Characterizing microphone frequency response and directionality with LabVIEW and the Moku:Go Frequency Response Analyzer – Part 2

Automating the measurements to programmatically characterize and verify a device under test


In Part 1 of this experiment, we showed the initial steps of how to use the Moku:Go Frequency Response Analyzer to programmatically characterize and verify a device under test (DUT) using LabVIEW. Starting with manual data collection, we verified our setup’s accuracy and replicated the microphone’s frequency response and polar pattern. Now in Part 2, we use a motorized rotation stage to fully automate the directional sensitivity characterization. 


We utilized the following materials, seen in Figure 1:

  1. Moku:Go Frequency Response Analyzer instrument
  2. Loudspeaker: Event PS6
  3. Reference microphone: Oktava MK-12-01
  4. Device Under Test (DUT): Royer r-121 microphone
  5. Preamplifier: Apogee Duet 
  6. Motorized rotation stage

Figure 1: Test setup block diagram and device under test

Automated directionality characterization

To automate the characterization of the microphone’s directionality, we mounted the DUT on a motorized rotation stage. The rotation stage consists of a stepper motor, worm gear, and motor controller. Stepper motors offer excellent speed control, precise positioning, and repeatability of movement, all critical requirements for making reliable and consistent automated measurements. We assembled a plate with a microphone table mount that attaches to the rotation stage (Figure 2), which allows us to rotate the DUT a full 360° in discrete steps.

Figure 2: Motorized rotation stage and mounting plate

LabVIEW implementation

The automated microphone characterization program controls the Moku:Go Frequency Response Analyzer, the stepper motor driving our rotation stage, and the live camera feed monitoring the DUT. The program controls DUT rotation, rotating it 360° in 15° increments, measures a sweep at each position, and extracts the value corresponding to 1 kHz before plotting it on the polar plot. For each DUT position, the program updates the frequency response plot. The live camera feed shows the physical rotation of the DUT, and various status messages are displayed on the front panel (Figure 3).

Figure 3: LabVIEW graphical user interface

The LabVIEW demo program graphical user interface (GUI) displays the configuration parameters, Moku IP address, the swept sine wave, and the rotation stage. In the center, you can view the frequency response plot and the live camera feed. On the right, you can watch the polar plot update in real time. The DUT rotates 360° in steps of 15° while the Moku device measures each position in the sweep, extracts the value corresponding to 1000 Hz, and plots it on the polar plot. The LabVIEW block diagram, seen in Figure 4, shows a detailed view of how we integrated the Moku device with the DUT, test fixture, and monitoring equipment.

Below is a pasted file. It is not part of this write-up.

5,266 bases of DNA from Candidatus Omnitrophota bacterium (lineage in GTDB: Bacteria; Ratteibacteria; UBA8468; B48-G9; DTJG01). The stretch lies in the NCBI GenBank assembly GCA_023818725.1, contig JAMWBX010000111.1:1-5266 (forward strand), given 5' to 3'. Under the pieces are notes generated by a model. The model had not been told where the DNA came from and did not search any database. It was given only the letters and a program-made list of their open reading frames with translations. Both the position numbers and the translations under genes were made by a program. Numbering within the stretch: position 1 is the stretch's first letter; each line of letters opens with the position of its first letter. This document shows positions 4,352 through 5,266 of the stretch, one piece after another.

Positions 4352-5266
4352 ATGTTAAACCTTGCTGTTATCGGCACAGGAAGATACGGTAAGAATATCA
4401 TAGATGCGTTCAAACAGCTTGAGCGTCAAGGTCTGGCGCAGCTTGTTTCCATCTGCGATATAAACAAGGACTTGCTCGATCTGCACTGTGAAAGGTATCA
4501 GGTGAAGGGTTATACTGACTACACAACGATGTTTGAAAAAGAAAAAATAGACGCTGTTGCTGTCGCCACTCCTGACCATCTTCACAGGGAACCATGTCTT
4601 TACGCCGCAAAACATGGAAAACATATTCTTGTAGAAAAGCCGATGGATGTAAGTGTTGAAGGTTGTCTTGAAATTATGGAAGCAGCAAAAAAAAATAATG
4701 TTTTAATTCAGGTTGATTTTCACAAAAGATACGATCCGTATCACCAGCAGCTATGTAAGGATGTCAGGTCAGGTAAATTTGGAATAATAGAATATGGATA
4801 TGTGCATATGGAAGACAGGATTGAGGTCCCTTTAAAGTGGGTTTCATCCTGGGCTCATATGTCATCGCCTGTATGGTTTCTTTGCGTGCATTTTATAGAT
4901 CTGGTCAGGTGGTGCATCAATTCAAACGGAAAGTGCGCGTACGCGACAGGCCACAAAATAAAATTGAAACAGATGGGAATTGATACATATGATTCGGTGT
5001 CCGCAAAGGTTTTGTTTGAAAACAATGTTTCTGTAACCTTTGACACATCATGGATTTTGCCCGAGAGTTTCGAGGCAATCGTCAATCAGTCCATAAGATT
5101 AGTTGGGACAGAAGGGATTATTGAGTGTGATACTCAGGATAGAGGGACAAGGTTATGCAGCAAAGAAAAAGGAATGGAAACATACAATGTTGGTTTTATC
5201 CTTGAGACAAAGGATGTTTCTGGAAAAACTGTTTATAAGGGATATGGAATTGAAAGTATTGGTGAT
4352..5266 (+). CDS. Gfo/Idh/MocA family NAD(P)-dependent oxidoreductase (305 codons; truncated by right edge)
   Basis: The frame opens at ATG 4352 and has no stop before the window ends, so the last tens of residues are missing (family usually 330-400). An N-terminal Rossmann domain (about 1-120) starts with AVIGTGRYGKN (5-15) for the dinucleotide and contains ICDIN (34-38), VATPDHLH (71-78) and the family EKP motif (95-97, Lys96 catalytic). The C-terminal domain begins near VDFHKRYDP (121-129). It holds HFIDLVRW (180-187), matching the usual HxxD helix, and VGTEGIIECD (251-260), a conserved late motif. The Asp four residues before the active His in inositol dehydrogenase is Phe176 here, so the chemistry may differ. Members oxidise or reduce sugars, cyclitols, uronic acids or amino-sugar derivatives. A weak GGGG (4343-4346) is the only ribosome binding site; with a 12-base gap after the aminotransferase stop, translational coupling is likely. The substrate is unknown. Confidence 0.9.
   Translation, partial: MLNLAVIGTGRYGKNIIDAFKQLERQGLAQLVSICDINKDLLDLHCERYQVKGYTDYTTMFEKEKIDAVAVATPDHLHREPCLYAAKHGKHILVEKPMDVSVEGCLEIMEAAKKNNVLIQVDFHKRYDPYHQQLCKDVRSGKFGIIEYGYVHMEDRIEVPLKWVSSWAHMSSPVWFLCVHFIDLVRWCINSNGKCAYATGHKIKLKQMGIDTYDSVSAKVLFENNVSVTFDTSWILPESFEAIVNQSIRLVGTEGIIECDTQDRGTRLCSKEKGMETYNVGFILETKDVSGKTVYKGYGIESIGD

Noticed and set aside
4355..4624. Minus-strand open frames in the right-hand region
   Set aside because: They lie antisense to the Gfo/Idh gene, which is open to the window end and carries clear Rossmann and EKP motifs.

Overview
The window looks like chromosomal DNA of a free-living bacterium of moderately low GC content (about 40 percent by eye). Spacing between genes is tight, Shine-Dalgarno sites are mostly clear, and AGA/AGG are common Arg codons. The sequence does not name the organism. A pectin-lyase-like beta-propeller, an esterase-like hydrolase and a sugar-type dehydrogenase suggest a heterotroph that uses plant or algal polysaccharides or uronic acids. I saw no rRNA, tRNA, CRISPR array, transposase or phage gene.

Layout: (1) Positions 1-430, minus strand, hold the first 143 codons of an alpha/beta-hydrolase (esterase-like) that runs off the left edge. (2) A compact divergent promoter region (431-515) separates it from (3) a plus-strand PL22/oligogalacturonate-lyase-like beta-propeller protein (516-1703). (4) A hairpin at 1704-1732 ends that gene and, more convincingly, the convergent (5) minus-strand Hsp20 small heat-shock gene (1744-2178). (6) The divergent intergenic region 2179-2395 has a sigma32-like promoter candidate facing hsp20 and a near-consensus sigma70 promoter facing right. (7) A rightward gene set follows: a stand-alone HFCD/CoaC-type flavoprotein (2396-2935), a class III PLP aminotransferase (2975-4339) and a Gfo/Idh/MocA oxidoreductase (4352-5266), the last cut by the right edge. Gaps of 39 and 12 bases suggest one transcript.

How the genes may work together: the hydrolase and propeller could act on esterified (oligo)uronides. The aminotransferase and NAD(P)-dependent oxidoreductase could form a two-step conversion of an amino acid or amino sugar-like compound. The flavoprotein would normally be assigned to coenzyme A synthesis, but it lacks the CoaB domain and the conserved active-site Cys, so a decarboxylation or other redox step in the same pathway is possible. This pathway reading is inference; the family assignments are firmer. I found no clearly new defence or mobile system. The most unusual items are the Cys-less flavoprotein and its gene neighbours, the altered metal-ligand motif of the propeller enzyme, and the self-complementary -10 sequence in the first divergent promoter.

Figure 4: LabVIEW block diagram

The program utilizes the queued message handler design pattern. Multiple sections of code run in parallel. Each block of code is dedicated to a task, with each block being a state machine.

  • Event handler – handles events triggered from the GUI
  • Message handler – passes messages between the event handler and queued state machines (QSMs) and between the QSMs themselves
  • Motor QSM – controls the stepper motor driving the rotation stage
  • Plot QSM – receives data from the Frequency Response Analyzer (FRA) measurement and updates the polar plot
  • Status QSM – relays status messages from the state machines to the front panel
  • Camera QSM – monitors the DUT with a real time video feed
  • Moku QSM – drives the loudspeaker, measures the reference mic and DUT response simultaneously, sends data to the Plot QSM, and has additional data processing including 1/3 octave smoothing and extracting amplitude value corresponding to 1 kHz

The motor, plot, and Moku QSMs work together to complete the test sequence.

Test sequence overview

1. Moku FRA initiates a sweep (Moku QSM)

2. Moku FRA Measures the response (Moku QSM)

  • Stops the sweep (Moku QSM)
  • Sends data to the plot (Plot QSM)
  • Tells the motor to go to the next position

3. Motor determines the next position (Motor QSM)

4. Motor rotates the DUT to the next position (Motor QSM)

  • Tells the FRA to start sweep (Moku QSM)

5. Repeat steps until the DUT is rotated 360°. 

Output data

The program saves the following data:

  • Frequency response raw data for each measurement position
  • Polar plot data
  • Polar plot
  • FRA instrument settings

The output data provides all the information you need to reproduce this measurement in the future, with easy data sharing being an integral part of the Moku: application.


The DUT is a Royer R-121 bidirectional ribbon microphone. It has a figure-8 polar pattern, which means that it’s equally sensitive to sound picked up from the front and back of the microphone, and not as sensitive to sound coming in from the sides.

Figure 5 shows a detailed view of the polar plot. A clear figure-8 polar pattern is visible, which is the expected result for this microphone. Also as expected, it appears to be equally sensitive to sounds picked up from the front and back of the microphone, but not as sensitive to sounds picked up from the sides. There is an approximate 15 dB attenuation from sound coming into the microphone from the sides.

Figure 5: DUT polar plot


In this blog, we have demonstrated how to fully automate the Moku:Go Frequency Response Analyzer to programmatically characterize and verify a device under test using LabVIEW.  The Liquid Instruments LabVIEW API makes it easy to integrate Moku alongside other manufacturers’ hardware to create custom automated test solutions.

Want to see more examples performed live? Watch the webinar.

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